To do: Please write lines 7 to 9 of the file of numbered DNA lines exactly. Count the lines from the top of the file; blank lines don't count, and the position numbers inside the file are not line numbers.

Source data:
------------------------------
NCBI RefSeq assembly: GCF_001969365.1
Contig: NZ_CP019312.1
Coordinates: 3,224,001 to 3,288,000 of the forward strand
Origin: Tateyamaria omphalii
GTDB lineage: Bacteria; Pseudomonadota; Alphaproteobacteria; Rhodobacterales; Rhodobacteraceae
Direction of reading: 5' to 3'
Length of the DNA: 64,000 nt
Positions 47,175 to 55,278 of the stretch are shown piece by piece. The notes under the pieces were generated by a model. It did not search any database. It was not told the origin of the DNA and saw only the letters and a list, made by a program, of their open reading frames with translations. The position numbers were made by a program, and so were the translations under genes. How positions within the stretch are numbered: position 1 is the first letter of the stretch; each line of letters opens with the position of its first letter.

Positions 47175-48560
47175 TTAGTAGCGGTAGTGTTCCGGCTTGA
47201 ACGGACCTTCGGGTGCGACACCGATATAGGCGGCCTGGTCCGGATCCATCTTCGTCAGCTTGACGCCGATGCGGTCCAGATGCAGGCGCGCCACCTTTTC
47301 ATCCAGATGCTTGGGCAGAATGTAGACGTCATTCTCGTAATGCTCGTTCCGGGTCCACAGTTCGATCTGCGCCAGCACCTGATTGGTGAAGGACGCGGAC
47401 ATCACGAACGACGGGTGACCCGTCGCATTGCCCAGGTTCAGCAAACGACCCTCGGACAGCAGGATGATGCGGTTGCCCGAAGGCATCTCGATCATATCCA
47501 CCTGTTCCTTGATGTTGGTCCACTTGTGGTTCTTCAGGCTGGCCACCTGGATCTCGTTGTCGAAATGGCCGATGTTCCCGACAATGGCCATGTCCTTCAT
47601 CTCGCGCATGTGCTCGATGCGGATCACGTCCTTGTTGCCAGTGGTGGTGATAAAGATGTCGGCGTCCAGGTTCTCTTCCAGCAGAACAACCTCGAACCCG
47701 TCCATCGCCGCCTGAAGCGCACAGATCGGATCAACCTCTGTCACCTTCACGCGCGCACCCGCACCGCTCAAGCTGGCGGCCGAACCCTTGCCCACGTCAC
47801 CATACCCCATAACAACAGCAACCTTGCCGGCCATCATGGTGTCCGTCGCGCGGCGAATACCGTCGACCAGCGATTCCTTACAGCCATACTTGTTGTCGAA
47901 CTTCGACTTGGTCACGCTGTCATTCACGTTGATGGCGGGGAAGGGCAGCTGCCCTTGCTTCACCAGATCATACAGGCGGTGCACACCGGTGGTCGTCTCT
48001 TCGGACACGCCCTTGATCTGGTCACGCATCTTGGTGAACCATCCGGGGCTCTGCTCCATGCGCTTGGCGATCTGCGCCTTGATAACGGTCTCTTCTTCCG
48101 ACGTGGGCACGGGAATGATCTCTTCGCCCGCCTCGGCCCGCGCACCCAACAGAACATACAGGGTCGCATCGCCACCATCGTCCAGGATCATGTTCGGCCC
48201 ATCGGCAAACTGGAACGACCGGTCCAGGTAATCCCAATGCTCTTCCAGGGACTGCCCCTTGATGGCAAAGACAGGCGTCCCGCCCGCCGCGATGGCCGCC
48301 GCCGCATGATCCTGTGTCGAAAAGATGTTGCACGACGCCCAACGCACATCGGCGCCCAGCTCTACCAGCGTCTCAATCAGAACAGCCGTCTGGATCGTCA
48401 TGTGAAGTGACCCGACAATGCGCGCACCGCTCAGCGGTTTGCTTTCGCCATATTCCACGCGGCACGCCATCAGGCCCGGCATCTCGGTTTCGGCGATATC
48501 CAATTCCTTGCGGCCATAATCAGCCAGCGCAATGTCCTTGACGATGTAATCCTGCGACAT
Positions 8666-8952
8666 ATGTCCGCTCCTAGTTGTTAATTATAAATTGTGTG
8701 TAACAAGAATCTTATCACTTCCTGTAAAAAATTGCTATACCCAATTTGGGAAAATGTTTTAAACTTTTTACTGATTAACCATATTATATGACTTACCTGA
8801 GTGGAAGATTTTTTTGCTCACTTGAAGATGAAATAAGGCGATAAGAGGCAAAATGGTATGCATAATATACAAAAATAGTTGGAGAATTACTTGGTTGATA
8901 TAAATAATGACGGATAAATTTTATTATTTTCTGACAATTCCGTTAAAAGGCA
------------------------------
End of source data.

Length of the DNA: 64,000 nt
Positions 47,175 to 55,278 of the stretch are shown piece by piece. The notes under the pieces were generated by a model. It did not search any database. It was not told the origin of the DNA and saw only the letters and a list, made by a program, of their open reading frames with translations. The position numbers were made by a program, and so were the translations under genes. How positions within the stretch are numbered: position 1 is the first letter of the stretch; each line of letters opens with the position of its first letter.

Positions 47175-48560